"Cholesterol? Sure it is. It’s absolutely essential in the development of a fetus, so women have to lay off TATP while they're carrying a child. But it's of no use to men—and men are far more susceptible to circulatory diseases than women.
     “There are still two more anti-agathics in use now, but they're minor; one, for instance, blocks the synthesis of the hormone of sleep, which again is essential in pregnancy but a thundering nuisance otherwise; that one was originally found in the blood of ruminant animals like cows, whose plumbing is so defective that they'd die if they lay down. "
     "You mean you never sleep?”
     "Haven't got the time for it." Anderson said gravely. "Or the need any longer. thank goodness. But ascomycin and TATP between them prevent the two underlying major causes of death: heart diseases and infections. If you prevent those alone. you extend the average lifetime by at least two centuries.

     "But death is still inevitable. Chris. If there isn't an accident, there may be cancer. which we can't prevent yet—oh, ascomycin attacks tumors so strongly that cancer doesn't kill people any longer, in fact the drug even offers quite a lot of protection against hard radiation; but cancer can still make life so agonizing that death is the only humane treatment. Or a man can die of starvation, or of being unable to get the anti-agathics. Or he can die of a bullet—or of overwork. We live long lives in the cities. sure: but more is no such thing as immortality. It's as mythical as the unicorn. Not even the universe itself is going to last forever."

From A LIFE FOR THE STARS by James Blish (1962)

Problems With Immortality

But the invention of any new technique of prolonging lifespan is guaranteed to create major problems in the society and political power structure.

For one thing, unless you pass laws about term limits and maximum age of political office, you've suddenly got a gerontocracy on your hands.

For another, if the lifespan lengthens to past about 500 years or so, you'd better limit the number of children allowed to a family or overpopulation will make a reappearance. Once you have death control you have to have birth control or you'll be standing on Zanzibar. Logically, the reason any species has the ability to procreate is because they are mortal. Otherwise the species would go extinct. Remove the mortality and you remove the need for procreation.

Naturally, this becomes less acute if immortality is not for everyone, but just for a privileged few. Even if that spoil-sport Immanual Kant says it is immoral to do something that is only bad if everybody does it.

TV Tropes calls this the Immortal Procreation Clause: The fertility of a species is inversely proportional to its lifespan. Thus, as a species approaches immortality, their birth rate approaches zero. This can be the result of natural infertility, or because they don't want to be up to their eyebrows in squalling babies so contraception is employed.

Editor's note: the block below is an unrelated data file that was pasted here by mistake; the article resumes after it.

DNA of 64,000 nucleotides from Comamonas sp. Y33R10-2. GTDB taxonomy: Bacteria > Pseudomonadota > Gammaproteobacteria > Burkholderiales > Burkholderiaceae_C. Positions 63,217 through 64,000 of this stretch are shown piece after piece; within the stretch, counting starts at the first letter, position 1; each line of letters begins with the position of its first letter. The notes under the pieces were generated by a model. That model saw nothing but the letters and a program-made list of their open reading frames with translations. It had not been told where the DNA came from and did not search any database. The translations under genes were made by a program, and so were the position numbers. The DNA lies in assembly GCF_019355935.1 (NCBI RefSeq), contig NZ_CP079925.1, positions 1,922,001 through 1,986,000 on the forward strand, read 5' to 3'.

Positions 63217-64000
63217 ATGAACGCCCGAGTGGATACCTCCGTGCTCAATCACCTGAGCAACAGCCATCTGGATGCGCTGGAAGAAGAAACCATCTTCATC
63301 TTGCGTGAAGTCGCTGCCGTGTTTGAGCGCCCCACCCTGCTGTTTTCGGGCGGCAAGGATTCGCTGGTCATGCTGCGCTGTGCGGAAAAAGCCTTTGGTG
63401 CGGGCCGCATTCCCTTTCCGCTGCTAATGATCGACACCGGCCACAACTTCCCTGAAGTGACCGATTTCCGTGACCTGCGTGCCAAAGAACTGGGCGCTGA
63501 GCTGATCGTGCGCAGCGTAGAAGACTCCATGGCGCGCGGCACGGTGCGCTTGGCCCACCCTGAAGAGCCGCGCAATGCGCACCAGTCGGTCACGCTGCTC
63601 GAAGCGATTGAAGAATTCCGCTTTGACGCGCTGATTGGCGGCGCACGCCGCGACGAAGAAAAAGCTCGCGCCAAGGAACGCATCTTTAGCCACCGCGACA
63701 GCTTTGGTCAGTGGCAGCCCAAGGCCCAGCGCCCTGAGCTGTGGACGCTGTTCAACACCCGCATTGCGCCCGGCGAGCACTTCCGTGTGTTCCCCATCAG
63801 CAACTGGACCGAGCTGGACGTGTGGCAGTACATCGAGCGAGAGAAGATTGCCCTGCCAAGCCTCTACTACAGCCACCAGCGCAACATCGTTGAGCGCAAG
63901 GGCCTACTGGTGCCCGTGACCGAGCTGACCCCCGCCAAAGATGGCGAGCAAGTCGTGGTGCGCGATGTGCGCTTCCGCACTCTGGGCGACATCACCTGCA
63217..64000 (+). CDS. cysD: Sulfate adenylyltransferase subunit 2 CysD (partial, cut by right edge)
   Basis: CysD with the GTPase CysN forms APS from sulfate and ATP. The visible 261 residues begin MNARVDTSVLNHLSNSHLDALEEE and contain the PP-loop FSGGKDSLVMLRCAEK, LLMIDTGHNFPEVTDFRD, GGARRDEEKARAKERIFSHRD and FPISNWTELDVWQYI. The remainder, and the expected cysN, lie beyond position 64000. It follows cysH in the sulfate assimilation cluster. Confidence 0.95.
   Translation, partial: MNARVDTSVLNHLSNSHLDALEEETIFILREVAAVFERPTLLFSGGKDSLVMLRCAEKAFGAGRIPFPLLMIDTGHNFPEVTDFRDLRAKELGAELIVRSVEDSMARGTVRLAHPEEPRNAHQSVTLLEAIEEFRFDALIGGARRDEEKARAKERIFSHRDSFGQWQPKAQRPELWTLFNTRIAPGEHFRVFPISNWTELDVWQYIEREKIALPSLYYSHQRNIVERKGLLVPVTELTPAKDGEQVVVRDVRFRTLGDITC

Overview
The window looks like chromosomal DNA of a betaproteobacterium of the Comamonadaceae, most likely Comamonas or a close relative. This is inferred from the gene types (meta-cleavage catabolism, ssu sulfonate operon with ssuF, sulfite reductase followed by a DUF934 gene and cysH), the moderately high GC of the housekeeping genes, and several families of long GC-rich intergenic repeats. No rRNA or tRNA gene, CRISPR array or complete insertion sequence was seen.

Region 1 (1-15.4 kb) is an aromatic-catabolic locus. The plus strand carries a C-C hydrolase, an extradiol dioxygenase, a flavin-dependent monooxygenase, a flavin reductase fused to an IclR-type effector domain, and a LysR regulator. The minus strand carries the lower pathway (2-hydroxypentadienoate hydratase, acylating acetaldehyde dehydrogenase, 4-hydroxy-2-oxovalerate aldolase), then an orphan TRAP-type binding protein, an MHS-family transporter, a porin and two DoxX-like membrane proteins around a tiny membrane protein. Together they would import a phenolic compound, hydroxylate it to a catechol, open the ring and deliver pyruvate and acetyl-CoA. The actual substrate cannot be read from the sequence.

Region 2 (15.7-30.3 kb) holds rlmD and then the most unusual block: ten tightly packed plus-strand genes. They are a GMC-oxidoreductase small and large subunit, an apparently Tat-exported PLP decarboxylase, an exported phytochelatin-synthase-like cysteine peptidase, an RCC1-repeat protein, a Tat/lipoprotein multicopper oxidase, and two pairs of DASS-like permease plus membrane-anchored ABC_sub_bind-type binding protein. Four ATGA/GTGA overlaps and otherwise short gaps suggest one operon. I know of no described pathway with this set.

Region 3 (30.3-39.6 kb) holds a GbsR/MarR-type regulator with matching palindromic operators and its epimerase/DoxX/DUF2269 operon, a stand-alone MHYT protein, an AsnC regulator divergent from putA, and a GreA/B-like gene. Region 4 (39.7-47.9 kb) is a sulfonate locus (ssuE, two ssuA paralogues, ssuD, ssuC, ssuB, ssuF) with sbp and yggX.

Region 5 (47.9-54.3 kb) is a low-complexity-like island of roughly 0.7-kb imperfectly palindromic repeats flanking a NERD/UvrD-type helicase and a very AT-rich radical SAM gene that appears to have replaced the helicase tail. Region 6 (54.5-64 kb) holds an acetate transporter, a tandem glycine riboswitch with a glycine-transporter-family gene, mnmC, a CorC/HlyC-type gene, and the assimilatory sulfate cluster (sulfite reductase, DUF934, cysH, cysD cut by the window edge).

On a broader level there is the problem that reducing the birth rate also reduces the evolution rate of the species. No children, no evolution. Keeping in mind that the invention of modern medicine has already put a damper on evolution.

There are other problems with immortality, over and above the literary motive of saying it is just plain immoral for some reason or another.

A couple of time the science fiction author wanted to make the immorality rather stark black-and-white. The immortalty treatment requires the death of another person (sometimes of an alien species but still...). Stories include Ben Bova's Stars, Won't You Hide Me? and the Babylon 5 episode Deathwalker.

It has often been noted that in society "the rich get richer." At least nowadays the super rich eventually die so their wealth is divided among the children. But an immortal rich person is just going to keep getting richer. The same goes for a politically powerful immortal. They keep getting to be more powerful and are never removed by death (well natural death at any rate, I'm sure the descendants will be busy hiring assasins).

In "The Martyr" by Alan E Nourse the invention of immortality puts the breaks on progress. They can only give the treatment to 500 carefully selected people each year, but after a couple of decades the effect is quite noticeable. The starship project stalls because there is no motivation to get things done in a timely fashion. Since each treatment adds another sixty years to your life, why not spend yet another year on starship testing just to be absolutely sure? And the politicians start becoming permanent fixtures. With each decade they just add to their repertoire of dirty political tricks, new novice politicians don't stand a chance. Stagnation.

The "lack of pressure" drawback is also featured in Between The Strokes Of Night by Charles Sheffield, in chapter 29.

In Isaac Asimov's The Naked Sun the Spacers have a lifespan of 400 years or so. They become hypercautious and terrified of disease, since they have so many more years to lose than a filthy Earthman with their three-score and ten. Spacers are also unbelievably conservative and resistant to change.

In many science fiction stories the supreme enemy of an immortal being is boredom. After ten-thousand years or so it is almost impossible for an immortal to find anything new, or even anything they've only encountered five hundred times before. In The Lost Worlds of 2001 Arthur C. Clarke said "There were few things that an immortal welcomed and valued more greatly than surprise; when there was none left in the universe, it would be time to die." This is explored in Raymond Z. Gallun's The Eden Cycle and Michael Moorcock's Dancers at the End of Time sequence where the protagonists must go to extreme and absurd lengths to keep ennui at bay.